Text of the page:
The overall ergonomics of both scooters are undeniably well thought out. From the placement of footrests to the width of the handlebars, I had no trouble coming from scooters with headsets on the handlebars to the BMWs and their bars affixed to a large, immobile fairing. I had feared a loss of sensation — less of a connection with the wheels and the road. This was unfounded.
Part of the ease in getting comfortable riding the BMW is the layout of the controls on the handlebars. When switching between my Vespa and my Stella, it sometimes takes a while for me to get used to the different placement of the controls (horn, turn signals, kill switch, etc.). On the BMW, no thought was required because everything is exactly where it should be. It feels natural and effortless. Even on my first ride, I never fumbled to find a switch.
The one ergonomic challenge I did face on a daily basis was getting on and off the scooter. The tunnel (space between the seat and the back of the leg shield) is high. Stepping over it is possible, maybe, if you’re exceptionally long-legged. Most humans would have to sort of half-mount the scooter or sit side saddle and swing their right leg over. My preferred method was simply swinging my leg over the back of the seat, as I’d mount a motorcycle. This was difficult on the GT (that damned backrest/divider again) and on both scooters I managed to rake my boot across the upholstery at least a couple times. It’s easy to see how someone could actually damage the seat this way. The third method for getting on the scooter was this: With the bike securely on the center stand on a level surface, hold the front brake, place left foot on the floorboard, then stand up straight. As this will both seem a bit goofy to onlookers and possibly call unwanted attention to your unusual scooter mounting method, you need to own the situation. Pump your fist triumphantly in the air while shouting, “Sküter Fahrvergnügen!” (or something similarly Germanic-sounding) then swing your right leg over and sit on the scooter. Get it started and off the stand, then peel away before anyone knows what’s going on. The downside to method three is the increased likelihood of falling off or knocking the scooter over while making a public display. Use with discretion.
Safety, Lighting and Other Features
The number of thoughtful details and features packed into the BMW C-series underscores the company’s commitment to building bikes that compete at the high end of the market. In this case, while creating a new class of scooter: the luxury sport maxi. The closest competitor in the US is the Suzuki Burgman 650 Executive, a very good scooter with a similar MSRP, but it’s much more touring-oriented than sport. The forthcoming Aprilia SRV850 (a reworking of the Gilera GP800) qualifies as a “luxury sport maxi” more due to its 830cc engine and high price tag than actual features. Like the BMW, the SRV850 borrows a lot of styling and engineering from sport bikes, but the Aprilia lacks heated seats, adjustable windshield, storage capacity, ABS and other amenities.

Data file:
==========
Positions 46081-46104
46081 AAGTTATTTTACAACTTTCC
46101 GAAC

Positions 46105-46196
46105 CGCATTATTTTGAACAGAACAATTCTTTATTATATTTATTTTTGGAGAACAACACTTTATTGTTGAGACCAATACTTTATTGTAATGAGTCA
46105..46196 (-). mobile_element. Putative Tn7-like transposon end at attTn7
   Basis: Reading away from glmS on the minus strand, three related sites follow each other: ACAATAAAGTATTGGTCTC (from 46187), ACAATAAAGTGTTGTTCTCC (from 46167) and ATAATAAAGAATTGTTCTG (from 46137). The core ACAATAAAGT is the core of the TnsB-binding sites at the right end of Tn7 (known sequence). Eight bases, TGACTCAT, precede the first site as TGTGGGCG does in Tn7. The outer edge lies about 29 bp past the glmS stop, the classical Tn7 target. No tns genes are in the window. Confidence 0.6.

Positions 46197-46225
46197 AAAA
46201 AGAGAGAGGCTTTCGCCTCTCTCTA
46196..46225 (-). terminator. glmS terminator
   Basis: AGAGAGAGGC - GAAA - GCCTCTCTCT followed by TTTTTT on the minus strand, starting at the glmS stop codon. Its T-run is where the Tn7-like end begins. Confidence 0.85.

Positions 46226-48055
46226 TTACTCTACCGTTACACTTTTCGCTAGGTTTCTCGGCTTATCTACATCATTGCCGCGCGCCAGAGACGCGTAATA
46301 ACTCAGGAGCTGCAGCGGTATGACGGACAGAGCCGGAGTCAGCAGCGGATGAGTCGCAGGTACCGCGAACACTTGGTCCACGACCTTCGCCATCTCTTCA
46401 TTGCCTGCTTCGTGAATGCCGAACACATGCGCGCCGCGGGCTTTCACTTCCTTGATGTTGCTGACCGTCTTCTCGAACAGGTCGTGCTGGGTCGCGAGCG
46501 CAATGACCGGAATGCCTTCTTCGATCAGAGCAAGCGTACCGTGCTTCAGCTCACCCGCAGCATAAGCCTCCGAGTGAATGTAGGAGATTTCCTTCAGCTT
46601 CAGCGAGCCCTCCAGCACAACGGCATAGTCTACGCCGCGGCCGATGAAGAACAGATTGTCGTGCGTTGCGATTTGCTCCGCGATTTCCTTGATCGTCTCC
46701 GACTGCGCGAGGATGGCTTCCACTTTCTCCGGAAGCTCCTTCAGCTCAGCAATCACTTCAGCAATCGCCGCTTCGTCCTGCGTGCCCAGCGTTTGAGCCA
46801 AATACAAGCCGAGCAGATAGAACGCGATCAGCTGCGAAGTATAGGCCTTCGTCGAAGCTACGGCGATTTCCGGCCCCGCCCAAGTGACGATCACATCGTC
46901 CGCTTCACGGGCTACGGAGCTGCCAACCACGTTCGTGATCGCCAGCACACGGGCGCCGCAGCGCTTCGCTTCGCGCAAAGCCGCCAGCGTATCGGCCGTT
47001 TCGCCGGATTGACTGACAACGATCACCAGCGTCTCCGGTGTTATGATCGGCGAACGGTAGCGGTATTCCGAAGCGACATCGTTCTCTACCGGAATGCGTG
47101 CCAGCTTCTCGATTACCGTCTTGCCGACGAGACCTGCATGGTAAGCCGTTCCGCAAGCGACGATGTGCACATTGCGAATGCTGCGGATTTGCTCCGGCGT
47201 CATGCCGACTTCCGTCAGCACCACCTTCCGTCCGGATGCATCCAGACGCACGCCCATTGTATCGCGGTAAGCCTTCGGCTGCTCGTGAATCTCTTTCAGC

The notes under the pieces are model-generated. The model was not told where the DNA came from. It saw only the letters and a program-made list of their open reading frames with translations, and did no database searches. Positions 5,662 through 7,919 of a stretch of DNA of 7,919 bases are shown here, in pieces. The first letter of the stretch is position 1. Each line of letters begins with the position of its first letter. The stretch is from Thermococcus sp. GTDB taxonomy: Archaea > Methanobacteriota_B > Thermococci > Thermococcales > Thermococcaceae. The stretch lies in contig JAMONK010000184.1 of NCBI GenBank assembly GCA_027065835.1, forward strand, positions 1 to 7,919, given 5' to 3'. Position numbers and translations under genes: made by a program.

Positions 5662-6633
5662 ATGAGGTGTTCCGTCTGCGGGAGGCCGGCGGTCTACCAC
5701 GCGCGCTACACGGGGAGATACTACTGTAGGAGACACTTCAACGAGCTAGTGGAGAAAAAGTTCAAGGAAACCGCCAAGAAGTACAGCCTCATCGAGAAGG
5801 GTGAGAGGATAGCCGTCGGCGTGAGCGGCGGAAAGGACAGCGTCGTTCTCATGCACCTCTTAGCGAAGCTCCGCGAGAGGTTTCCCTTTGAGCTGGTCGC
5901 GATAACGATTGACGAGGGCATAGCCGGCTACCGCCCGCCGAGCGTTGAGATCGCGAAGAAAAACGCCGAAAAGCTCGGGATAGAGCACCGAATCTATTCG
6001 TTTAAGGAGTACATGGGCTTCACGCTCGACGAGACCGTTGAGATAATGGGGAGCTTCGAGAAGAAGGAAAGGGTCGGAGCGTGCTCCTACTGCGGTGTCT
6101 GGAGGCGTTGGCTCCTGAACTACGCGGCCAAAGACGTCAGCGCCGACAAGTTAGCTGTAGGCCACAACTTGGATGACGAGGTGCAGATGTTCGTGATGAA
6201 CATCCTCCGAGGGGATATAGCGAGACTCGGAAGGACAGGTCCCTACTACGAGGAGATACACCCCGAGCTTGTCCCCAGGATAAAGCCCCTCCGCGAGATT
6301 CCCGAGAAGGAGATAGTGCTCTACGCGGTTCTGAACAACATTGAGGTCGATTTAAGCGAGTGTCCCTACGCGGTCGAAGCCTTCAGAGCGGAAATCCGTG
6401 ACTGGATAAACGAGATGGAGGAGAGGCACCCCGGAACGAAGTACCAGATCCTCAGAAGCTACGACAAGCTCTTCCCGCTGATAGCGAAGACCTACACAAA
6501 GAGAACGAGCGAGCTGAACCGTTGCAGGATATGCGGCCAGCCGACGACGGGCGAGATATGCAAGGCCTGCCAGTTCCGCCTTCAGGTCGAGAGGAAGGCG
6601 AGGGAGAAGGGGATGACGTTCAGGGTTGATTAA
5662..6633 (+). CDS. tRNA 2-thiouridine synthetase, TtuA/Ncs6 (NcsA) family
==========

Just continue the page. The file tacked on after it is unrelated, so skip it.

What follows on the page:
The BMW C-series’ onboard computer and gauges provide a wealth of information, including average fuel economy and consumption, tripmeters, average speed and a tire pressure monitoring system. The speedometer is an analog display. The LCD screen next to the speedo is flanked on the left by the fuel gauge, and on the right by the tachometer. In between, all the info from the computerized system is accessible by a switch on the left handlebar. I found the C 600 Sport’s instrumentation a little more difficult to read while riding than the C 650 GT simply because of the colors and the typeface for the numbers. This wasn’t much of an issue once I learned where the various readouts are on the display. Both the LCDs are a bit tougher to read at night despite backlighting, and would benefit from more colors or better organization of the information.
The fuel gauge is as accurate as any motorcycle, though I didn’t test it by running either scooter out of fuel. The tank holds 4.2 gallons, meaning that on the street you’ll probably run dry after consuming around four. I averaged 42-45 mpg in mixed riding on both models, which is pretty in line with the reported fuel economy of 42-53 mpg at constant speeds of 56mph and 75mph respectively. This definitely gives the BMW the edge over the Burgman, Silver Wing, and several other 500+ cc maxis.
In general, I ended up fueling up less often than when riding my 100 mpg Stella 4t (with a tank half the size of the BMW’s). The large tank capacity gave me a lot of confidence when riding up into the web of roads through the national forests with no gas stations for miles.